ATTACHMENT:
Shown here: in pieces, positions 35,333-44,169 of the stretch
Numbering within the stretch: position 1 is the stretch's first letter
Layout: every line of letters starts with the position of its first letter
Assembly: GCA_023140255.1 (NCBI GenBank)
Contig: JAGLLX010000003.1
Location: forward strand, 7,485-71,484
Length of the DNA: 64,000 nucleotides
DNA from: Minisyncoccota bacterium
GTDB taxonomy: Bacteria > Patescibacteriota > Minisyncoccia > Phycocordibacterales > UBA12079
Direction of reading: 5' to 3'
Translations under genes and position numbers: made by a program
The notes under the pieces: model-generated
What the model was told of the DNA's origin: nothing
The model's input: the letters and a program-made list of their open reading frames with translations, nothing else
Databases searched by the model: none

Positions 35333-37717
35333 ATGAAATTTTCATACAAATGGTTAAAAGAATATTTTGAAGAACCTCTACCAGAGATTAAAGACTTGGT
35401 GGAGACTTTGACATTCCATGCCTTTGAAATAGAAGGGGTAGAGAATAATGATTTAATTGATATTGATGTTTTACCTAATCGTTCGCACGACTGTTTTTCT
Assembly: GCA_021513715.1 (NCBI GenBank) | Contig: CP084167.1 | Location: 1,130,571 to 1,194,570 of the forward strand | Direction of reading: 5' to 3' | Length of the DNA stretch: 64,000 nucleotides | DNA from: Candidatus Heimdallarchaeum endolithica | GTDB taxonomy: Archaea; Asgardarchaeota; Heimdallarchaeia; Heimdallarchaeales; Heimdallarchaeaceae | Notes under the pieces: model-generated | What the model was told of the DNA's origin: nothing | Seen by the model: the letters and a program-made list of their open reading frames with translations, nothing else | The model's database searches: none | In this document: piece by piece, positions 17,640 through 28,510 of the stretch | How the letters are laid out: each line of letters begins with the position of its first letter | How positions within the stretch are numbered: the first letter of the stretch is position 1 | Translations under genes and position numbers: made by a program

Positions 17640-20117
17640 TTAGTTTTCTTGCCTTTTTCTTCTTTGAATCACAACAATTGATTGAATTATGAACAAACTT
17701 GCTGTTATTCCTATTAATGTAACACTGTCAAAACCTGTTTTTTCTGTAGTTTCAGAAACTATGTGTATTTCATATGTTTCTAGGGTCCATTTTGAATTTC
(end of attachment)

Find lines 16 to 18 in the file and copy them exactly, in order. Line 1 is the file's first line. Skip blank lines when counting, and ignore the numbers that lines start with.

Positions 35333-37717
35333 ATGAAATTTTCATACAAATGGTTAAAAGAATATTTTGAAGAACCTCTACCAGAGATTAAAGACTTGGT
35401 GGAGACTTTGACATTCCATGCCTTTGAAATAGAAGGGGTAGAGAATAATGATTTAATTGATATTGATGTTTTACCTAATCGTTCGCACGACTGTTTTTCT